Human resources disrupted in the 4IR


We have entered into the era of the fourth industrial revolution (4IR) and we are experiencing its effects, albeit some are not as plainly apparent as others. Something most of us are familiar with is interacting with our favourite digital assistant. And we are all quite aware of how this technology is assisting us. What about the technological impacts that are not so apparent? For instance, you may have received a message from your bank at some point indicating that a fraudulent transaction had been detected on your account and subsequently halted. But what may have not been apparent was the machinery behind it all that used sophisticated algorithms to detect the fraudulent behaviour without any human intervention. Technology has undeniably become a part of us and is changing our lives in ways we are only beginning to understand.   

Work is certainly not immune to this technological disruption and most aspects of work itself are rapidly evolving in the 4IR. In the work environment, the human resource (HR) function is seemingly the glue that holds it all together. This is the reason why HR should be one of the foremost considerations as we grapple with these massive changes. 

Let us get to some key questions, the first being, how is the HR function changing? The function itself is firmly rooted in the people and business — and both people and business are changing! 

So how are people changing? 

Most of us have vastly different expectations from our work than our parents and grandparents. For starters, the average millennial’s work-life balance is something very different to that of the previous generation (Generation X) and the same could be said for post-millennials. A growing realisation is also that the younger generation generally places much more value on their sense of purpose at work. Thus, there is a need for the HR of companies to adapt to these changes and the needs of the new generation. 

Business is changing in response to modern demands. Organisations and companies are faced with the overwhelming need to be more dynamic, innovative, resilient and competitive to keep up with the disruptive forces of the 4IR.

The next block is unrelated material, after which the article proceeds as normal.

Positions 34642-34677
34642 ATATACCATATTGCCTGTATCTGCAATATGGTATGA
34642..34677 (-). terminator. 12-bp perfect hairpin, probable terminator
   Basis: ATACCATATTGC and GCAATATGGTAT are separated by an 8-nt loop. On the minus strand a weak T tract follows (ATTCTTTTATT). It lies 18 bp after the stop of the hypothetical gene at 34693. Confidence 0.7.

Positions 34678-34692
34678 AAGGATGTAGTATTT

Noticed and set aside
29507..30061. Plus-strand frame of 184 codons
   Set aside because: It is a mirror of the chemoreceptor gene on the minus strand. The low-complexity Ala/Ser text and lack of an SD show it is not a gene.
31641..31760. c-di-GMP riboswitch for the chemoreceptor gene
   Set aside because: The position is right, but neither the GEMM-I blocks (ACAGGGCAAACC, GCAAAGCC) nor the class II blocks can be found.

HR is therefore presented with the significant task of managing the imbalances brought about by these changes to people and the business. 

But of course, it’s a lot more complicated than that. Where to start? One of the ways in which the HR function can be renewed is by embracing the very thing rooted in cause of the disruptive forces — technology! 

HR plays an important role throughout an employee’s tenure with an organisation, which starts long before the employee joins the company or organisation. The HR function of recruitment is critical in finding, recruiting and retaining the right person for the job. Finding suitable candidates has drastically changed. Social media has become an important platform for recruitment, and technology has made actively searching for the best candidate easier, simpler and speedier than ever before. The process of on-boarding an employee is undoubtedly an important phase. Technology can also benefit this process through the use of augmented and virtual reality to introduce the new employee to her/his workplace. 

Employee performance monitoring and evaluation are perhaps some of the most contentious issues that HR is faced with on a regular basis. Data-driven methods for monitoring and evaluating performance are becoming more popular as they provide reliable, accessible and real-time insights into an employee’s performance. These methods can be taken further to provide early warnings, so that suitable guidance and/or interventions can be made as necessary. Guidance and/or intervention may be in the form of training. Nowadays, training can be made easily accessible, flexible and self-paced, and tailored for the employee through the use of technology making it more fit-for-purpose than traditional training.   

In the fourth industrial revolution, HR is faced with the monumental task of shaping the workforce of the future. This can only be done in a collaborative way that is dynamic, highly responsive to the technological changes, and sensitive to the evolving expectations of employees and employers. 

Professors Wesley Doorsamy and Babu Sena Paul are from the Institute for Intelligent Systems, University of Johannesburg

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